Above: Froth on a tansy plant in Bonnefont garden on a May morning. In the Middle Ages, this foamy substance was believed to be the spittle of the cuckoo. The froth is secreted by insects known as spittle bugs.
The cuckoo-spittle, gowk’s-spittle, cuckoo’s-spittens, frog-spit, toad-spit, snake’s-spit, or wood-sear, of England and Scotland; Kukuk-speichel, and hexenspiechel (witch’s spit) of the Germans; gugger-speu of the Swiss; gred-spott (frog-spit) of the Swedes; giogespit of the Danes; trold-kiaringspye of the Norwegians; and crachat de coucou of the French . . .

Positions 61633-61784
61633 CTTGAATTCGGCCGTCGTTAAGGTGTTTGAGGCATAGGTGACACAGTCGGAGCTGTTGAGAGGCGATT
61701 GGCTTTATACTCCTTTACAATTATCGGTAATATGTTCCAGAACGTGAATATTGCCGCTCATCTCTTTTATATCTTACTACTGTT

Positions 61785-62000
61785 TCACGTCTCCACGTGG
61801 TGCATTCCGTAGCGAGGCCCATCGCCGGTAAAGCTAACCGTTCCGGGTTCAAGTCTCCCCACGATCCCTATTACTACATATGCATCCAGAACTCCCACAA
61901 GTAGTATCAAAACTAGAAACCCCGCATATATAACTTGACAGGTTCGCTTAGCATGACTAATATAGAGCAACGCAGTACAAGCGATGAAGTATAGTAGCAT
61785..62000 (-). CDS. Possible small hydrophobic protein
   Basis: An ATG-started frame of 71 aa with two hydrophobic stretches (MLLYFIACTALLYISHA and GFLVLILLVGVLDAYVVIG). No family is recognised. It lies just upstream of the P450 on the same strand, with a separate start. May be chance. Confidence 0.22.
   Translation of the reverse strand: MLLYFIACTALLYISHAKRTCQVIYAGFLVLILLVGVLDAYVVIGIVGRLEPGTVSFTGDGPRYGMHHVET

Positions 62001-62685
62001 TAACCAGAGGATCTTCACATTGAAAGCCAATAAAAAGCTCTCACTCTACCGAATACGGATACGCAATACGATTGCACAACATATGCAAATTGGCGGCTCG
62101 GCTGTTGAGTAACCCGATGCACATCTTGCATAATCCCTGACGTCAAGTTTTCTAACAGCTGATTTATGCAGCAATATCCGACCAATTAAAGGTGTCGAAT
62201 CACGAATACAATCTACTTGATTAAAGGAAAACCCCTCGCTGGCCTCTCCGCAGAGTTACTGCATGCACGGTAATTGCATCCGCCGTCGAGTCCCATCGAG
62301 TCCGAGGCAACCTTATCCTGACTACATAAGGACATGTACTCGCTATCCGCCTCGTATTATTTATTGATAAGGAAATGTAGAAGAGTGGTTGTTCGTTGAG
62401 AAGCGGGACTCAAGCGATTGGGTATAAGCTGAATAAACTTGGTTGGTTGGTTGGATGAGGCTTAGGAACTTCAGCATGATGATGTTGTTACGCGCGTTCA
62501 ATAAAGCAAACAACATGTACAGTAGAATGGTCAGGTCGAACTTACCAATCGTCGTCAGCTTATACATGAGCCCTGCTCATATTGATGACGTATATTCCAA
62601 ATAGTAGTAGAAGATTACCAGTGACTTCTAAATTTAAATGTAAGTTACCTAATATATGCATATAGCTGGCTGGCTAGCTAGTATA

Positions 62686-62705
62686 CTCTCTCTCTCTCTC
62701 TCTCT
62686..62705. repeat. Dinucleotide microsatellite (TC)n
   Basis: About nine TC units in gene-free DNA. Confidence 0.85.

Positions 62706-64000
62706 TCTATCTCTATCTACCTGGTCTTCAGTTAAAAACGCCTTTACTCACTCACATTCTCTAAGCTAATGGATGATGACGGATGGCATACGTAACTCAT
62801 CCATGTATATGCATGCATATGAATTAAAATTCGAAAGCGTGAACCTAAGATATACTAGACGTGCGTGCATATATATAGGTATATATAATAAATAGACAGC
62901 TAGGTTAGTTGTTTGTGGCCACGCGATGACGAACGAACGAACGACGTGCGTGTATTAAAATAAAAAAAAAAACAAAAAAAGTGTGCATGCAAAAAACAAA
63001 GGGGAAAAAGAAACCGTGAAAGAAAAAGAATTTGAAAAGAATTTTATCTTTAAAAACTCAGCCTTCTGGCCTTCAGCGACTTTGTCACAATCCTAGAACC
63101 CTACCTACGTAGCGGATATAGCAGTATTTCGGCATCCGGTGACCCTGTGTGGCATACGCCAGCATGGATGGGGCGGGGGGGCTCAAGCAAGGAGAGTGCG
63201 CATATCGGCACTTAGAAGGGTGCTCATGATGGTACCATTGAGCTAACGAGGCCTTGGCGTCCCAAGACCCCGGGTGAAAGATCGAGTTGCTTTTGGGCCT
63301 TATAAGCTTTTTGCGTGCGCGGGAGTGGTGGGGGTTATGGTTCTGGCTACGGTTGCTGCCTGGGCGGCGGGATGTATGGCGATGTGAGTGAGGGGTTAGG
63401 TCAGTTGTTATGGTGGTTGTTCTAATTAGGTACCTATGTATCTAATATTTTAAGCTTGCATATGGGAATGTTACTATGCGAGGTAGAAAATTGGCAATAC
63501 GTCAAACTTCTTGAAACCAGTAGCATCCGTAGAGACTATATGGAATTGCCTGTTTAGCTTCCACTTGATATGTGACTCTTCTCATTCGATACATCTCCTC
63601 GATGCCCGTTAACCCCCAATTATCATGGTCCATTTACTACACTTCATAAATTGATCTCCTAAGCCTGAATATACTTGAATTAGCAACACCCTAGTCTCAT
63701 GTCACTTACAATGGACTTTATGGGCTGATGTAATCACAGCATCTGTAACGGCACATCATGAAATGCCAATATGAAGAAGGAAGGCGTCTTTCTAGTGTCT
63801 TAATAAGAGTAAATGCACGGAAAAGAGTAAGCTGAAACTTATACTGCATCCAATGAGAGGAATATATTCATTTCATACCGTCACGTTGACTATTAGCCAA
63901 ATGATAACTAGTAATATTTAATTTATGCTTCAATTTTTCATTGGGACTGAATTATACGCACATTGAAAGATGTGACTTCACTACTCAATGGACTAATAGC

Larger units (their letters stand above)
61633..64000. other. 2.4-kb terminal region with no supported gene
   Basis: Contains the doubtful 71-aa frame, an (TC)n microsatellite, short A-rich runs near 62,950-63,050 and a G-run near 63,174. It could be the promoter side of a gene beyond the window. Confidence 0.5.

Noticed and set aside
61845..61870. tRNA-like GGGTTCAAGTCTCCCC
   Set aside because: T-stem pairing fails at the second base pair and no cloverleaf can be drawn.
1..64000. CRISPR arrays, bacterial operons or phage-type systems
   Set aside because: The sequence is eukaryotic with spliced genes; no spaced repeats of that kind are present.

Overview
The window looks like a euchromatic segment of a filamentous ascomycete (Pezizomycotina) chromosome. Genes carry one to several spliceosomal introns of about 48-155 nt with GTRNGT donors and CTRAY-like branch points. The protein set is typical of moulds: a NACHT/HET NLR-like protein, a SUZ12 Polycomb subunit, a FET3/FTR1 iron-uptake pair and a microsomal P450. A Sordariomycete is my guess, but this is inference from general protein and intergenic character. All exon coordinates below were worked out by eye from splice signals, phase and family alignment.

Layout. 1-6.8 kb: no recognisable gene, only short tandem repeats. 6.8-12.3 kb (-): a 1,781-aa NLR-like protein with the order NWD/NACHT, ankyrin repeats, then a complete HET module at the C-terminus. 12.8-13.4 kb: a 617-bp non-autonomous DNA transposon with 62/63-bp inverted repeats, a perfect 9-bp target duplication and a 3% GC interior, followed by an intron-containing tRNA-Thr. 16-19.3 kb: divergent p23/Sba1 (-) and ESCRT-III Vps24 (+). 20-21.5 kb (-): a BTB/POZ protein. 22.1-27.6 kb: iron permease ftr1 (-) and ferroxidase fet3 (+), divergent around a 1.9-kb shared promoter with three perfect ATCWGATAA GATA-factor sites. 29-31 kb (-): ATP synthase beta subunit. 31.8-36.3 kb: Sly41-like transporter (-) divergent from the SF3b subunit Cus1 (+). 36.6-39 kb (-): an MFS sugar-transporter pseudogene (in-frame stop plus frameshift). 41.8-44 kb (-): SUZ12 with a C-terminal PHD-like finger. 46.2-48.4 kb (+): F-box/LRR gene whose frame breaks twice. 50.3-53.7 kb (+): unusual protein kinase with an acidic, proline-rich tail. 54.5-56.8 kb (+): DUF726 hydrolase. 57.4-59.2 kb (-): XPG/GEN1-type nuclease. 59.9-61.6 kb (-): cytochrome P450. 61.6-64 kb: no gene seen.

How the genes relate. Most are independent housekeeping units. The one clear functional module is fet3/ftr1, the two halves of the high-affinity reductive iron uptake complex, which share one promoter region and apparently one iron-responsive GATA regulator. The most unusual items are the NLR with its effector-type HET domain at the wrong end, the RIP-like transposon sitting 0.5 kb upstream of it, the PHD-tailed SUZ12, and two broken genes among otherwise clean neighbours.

—James Hardy, “Popular History of the Cuckoo.” In The Folk-lore record, Vol. 2. London: Nichols & Sons, 1879.